This story was originally published and last updated .
Today, Google published a handful of changes to its Play policies, and nestled among precise legalese refinements and some advertising ID tweaks is a bombshell for a certain type of dating crowd. Google's updated its inappropriate content policy to ban "compensated sexual relationships" — i.e., sugar daddy or sugar dating apps.
I have to admit, I didn't actively know that sugar daddy apps were a thing, but apparently, they absolutely are. In fact, the apps I've pulled up that would likely qualify under that category have well over a million downloads altogether (that's just a few). While most have a surprisingly high rating, the quality of reviews in some cases might imply a little manipulation is occurring. Still, a lot of people are clearly using these apps.
Google's not banning this unless you're trading one for sex via an app. Then it's probably banning that app.
If somehow you aren't familiar with the term, a "sugar daddy" is more than a caramel candy on a stick. In the more common vernacular, a sugar daddy is a person — usually an older man, but you could have a "sugar mommy" or maybe a gender-neutral "sugar parent?" — that spends or gives money in what is typically a transactional relationship, often for sexual favors.
The precise text of today's change in policy, which kicks in September 1st.
I don't judge, different people enjoy different things, and if all parties are consenting with full knowledge, I don't see how an arrangement like that really harms anyone. But, it seems Google does care, though the company is clear it's not necessarily objecting on some kind of moral grounds, but more the fact that they're often sexual relationships with a perceived compensation basis, and the company has a blanket ban on sexual content — at least partly ignoring the primary impulse for many customers behind more generalized dating apps like Tinder and Hinge, as well as many of the messages that even mainstream dating app users swap.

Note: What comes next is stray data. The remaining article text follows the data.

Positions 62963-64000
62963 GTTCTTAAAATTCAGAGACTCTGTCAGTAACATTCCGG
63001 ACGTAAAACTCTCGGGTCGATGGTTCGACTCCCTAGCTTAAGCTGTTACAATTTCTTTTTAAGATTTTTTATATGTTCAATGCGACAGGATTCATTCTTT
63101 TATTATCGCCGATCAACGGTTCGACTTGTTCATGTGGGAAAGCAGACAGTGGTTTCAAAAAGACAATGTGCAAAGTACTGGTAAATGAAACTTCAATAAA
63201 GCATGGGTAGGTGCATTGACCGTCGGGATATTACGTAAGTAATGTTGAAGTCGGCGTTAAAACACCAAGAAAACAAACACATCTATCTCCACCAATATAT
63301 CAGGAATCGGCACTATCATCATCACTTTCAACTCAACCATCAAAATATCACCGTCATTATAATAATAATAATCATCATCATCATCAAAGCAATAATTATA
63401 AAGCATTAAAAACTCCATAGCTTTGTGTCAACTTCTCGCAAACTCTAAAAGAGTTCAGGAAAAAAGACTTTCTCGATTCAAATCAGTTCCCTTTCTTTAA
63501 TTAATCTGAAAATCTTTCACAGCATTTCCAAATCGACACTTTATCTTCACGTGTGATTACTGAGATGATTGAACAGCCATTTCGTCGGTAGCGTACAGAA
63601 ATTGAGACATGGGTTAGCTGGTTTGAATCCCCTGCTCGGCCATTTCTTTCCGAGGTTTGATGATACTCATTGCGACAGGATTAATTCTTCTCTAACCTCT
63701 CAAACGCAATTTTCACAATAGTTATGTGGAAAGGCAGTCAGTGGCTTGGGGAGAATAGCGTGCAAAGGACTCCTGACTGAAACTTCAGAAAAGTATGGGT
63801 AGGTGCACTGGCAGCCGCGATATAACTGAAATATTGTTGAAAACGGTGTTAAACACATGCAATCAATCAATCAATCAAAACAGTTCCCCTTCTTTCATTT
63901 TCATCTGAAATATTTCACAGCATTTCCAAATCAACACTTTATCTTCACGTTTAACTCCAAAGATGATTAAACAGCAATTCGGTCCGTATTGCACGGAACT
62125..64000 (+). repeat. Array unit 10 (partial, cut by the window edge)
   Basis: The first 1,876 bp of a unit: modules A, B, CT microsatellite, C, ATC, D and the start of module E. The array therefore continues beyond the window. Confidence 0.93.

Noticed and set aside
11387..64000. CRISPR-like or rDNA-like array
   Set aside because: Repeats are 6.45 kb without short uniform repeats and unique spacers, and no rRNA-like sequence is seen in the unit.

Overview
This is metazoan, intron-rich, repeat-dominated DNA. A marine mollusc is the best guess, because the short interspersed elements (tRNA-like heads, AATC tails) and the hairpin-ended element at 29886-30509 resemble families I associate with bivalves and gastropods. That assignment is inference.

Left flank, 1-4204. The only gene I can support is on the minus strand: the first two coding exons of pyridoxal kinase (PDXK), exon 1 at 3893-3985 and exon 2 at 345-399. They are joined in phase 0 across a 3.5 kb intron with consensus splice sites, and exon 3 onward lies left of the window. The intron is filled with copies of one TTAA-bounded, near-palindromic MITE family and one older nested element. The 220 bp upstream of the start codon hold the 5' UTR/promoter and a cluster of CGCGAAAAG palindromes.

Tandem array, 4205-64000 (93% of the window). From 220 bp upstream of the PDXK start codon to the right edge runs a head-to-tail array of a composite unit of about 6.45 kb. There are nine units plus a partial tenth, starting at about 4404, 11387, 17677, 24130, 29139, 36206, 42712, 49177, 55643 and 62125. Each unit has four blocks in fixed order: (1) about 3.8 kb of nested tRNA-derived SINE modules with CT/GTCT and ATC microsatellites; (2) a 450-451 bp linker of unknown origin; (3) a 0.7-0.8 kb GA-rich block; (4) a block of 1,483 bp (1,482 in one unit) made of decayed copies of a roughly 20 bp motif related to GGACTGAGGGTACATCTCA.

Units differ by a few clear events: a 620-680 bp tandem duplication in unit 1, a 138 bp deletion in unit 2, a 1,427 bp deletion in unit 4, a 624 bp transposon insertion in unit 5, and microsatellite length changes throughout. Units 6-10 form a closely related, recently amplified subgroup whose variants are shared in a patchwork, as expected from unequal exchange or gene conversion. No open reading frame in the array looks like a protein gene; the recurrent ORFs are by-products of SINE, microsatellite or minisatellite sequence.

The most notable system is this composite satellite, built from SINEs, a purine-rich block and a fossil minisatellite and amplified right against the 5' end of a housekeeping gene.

After our story was published, Google provided us with the following statement:
“As a platform we are always excited to support our developer partners, but we also work hard to provide a safe experience for users. We have updated our inappropriate content policy to prohibit apps that facilitate sexual acts in exchange for compensation following feedback we received from NGOs, governments, and other user advocacy groups concerned with user safety. This aligns our policies with other Google policies and industry norms.”
Whatever the precise motivation, starting on September 1st, sugar people of all types will have to either stick to websites or sideload their sugar-dating apps — this is Android, you can still get your apps from wherever, unlike iPhones.
After our story was originally published Google provided us with a statement as well as some other context for the policy change, and our coverage has been updated